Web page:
I recently bought a horse that hadn't been in work before I purchased him. I longed him before our rides sometimes until I learned he doesn't have much of a wild streak and he would sometimes pick up the wrong lead tracking right, or just throw a fit about going that direction at all. Because he was so out of shape, he couldn't canter on a circle, even when I had the longe line all the way out. So what I did was walk with him to extend the circle, so we could at least canter. If he would pick up the incorrect lead, we'd go back down to the trot and then go back to the canter and usually end up with the right lead.



  7. #7
    Join Date
    Oct. 2, 1999
    Location
    Mendocino County, CA: Turkey Vulture HQ
    Posts
    15,762

    Default

    When I have this problem with a horse, I bring them back to a walk or trot and ask again, as I would under saddle. But, you have to be careful that the horse doesn't think you're unhappy with him cantering.

    Also, it helps to watch your timing. Get him very precise and crisp in the strike-off. Then, when you ask for the canter, ask for it as the outside hind is swinging forward, so that his legs are arranged to pick up that lead naturally.

    I would also try shifting your body with respect to his, so that for example you're more opposite the hindquarter than the barrel or shoulder.

    The next thing I'd try would be lunging in an arena and asking going into the corner, so he gets the visual cue that he's used to under saddle that we'll be doing the right lead.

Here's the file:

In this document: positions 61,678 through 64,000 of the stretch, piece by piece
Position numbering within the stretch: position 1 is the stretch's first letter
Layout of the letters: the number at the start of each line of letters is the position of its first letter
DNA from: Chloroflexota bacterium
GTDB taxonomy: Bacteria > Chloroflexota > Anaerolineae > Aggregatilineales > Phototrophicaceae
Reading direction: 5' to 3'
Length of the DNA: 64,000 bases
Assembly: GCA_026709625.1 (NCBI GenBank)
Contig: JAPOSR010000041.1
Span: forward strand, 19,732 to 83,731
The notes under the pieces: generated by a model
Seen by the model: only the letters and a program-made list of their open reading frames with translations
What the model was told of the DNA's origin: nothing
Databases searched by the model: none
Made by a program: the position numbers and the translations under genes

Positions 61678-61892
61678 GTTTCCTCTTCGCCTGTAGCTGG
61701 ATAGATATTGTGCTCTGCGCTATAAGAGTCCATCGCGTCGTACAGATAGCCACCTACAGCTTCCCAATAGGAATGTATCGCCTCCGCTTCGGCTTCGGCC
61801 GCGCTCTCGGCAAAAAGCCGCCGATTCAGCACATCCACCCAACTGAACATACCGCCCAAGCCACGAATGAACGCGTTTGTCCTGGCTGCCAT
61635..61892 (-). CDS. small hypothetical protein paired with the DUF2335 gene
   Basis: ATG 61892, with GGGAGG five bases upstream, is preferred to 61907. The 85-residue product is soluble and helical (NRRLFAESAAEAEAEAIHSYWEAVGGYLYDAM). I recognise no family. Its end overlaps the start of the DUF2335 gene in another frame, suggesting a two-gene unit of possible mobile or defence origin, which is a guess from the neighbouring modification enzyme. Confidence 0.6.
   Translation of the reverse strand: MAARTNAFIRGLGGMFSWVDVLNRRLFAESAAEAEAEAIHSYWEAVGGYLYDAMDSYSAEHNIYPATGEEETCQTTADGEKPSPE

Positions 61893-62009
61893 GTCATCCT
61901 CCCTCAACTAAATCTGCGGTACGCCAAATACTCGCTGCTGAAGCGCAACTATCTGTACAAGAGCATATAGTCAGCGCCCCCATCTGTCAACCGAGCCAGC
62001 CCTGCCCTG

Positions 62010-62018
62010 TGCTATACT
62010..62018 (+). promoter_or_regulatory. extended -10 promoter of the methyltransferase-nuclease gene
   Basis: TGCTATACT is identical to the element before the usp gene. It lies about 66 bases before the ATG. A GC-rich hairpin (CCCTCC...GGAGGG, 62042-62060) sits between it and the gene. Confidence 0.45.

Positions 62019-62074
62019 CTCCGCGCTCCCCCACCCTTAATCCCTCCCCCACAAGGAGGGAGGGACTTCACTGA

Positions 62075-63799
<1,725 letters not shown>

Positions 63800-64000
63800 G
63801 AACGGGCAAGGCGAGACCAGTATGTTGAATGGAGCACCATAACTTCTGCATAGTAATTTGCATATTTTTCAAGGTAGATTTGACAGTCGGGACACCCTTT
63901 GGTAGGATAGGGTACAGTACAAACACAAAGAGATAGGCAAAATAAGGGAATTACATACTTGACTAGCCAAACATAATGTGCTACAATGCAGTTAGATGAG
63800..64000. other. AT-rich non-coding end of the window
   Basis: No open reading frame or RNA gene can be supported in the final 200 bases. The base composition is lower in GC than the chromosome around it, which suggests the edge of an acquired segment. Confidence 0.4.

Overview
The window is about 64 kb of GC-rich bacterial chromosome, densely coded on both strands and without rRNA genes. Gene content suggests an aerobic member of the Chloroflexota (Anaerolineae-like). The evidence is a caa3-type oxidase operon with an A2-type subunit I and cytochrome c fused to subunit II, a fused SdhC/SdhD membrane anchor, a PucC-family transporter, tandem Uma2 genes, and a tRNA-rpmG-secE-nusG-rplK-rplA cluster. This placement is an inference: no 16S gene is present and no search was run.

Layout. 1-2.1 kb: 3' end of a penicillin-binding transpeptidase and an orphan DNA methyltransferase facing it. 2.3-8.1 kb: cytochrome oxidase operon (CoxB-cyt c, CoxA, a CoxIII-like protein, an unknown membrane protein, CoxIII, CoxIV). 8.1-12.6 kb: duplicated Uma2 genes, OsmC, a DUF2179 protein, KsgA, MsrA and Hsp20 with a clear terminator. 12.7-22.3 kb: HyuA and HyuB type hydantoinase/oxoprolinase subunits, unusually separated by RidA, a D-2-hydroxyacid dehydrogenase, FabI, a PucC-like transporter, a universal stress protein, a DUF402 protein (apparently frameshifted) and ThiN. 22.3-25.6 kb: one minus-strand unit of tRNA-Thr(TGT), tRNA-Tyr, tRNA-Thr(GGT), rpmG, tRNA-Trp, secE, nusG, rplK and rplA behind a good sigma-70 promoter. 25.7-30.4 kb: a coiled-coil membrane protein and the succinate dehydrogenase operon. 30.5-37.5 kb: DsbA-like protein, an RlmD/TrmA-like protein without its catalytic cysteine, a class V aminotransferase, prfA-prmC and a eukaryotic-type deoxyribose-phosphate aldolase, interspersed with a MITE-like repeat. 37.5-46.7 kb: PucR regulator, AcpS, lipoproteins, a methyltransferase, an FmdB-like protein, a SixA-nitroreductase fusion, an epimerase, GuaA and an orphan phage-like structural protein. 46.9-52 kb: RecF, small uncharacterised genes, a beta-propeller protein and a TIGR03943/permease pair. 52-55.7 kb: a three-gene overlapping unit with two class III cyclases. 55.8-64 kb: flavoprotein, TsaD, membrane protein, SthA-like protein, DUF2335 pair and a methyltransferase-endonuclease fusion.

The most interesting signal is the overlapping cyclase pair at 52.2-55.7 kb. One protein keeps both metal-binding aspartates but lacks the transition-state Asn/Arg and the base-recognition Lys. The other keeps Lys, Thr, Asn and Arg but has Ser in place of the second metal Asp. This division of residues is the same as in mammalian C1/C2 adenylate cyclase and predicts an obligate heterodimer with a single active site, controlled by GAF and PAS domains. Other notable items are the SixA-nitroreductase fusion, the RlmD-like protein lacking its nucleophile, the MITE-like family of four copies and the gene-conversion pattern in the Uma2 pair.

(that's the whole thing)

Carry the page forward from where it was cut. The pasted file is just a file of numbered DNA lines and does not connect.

Another thing that may help is to change to a ground driving configuration, where you have two lines. This will allow you to be oriented a bit more behind the horse (you're still on the circle, but you are no longer standing at the center of the circle, and instead walking a small circle inside the horse's large circle), and it also allows you to have a feel of both sides of the mouth, if you have the dexterity to handle both lines.
    If you are allergic to a thing, it is best not to put that thing in your mouth, particularly if the thing is cats. - Lemony Snicket



  8. #8
    Join Date
    Oct. 29, 1999
    Posts
    14,409

    Default

    Most of the time they get the wrong leads on the lunge, if they are not ahving a physical issue, is due to the "lunger" pulling a bit on the line. If their nose comes in, they fall out thru their outside shoulder, and can only take the outside lead. Try releasing all contact just as the horse approachs the rail, and ask just after the release.

    Horses know their leads from birth, and will try to take the right one, if they are not being interfered with, as long as it is not a soundness/stiffness issue, and most of the time, even then.



  9. #9
    Join Date
    Jun. 18, 2007
    Location
    Central NJ / NYC
    Posts
    147

    Default

    I did the QH thing for a while and I don't support over lunging but I do think it should be a tool in every rider's bag.

    If you're pretty sure its not a physical issue, and is a mental or comprehension issue....I second paying attention to when you ask (both in respect to his location in the ring and stride) then if he gets the incorrect lead bringing him down, asking again, and just giving LOTS of praise when he does give the lead you want.

    As a point of discussion, I do wonder if the horse gets it right under saddle because the rider is making the balance and lead happen, and you just see it on the lunge because no one is there to help him out.... or if, as suggested above, the lunger/lunging is causing the balance and lead malfunction. I would lean towards the former, but it's just a wonder.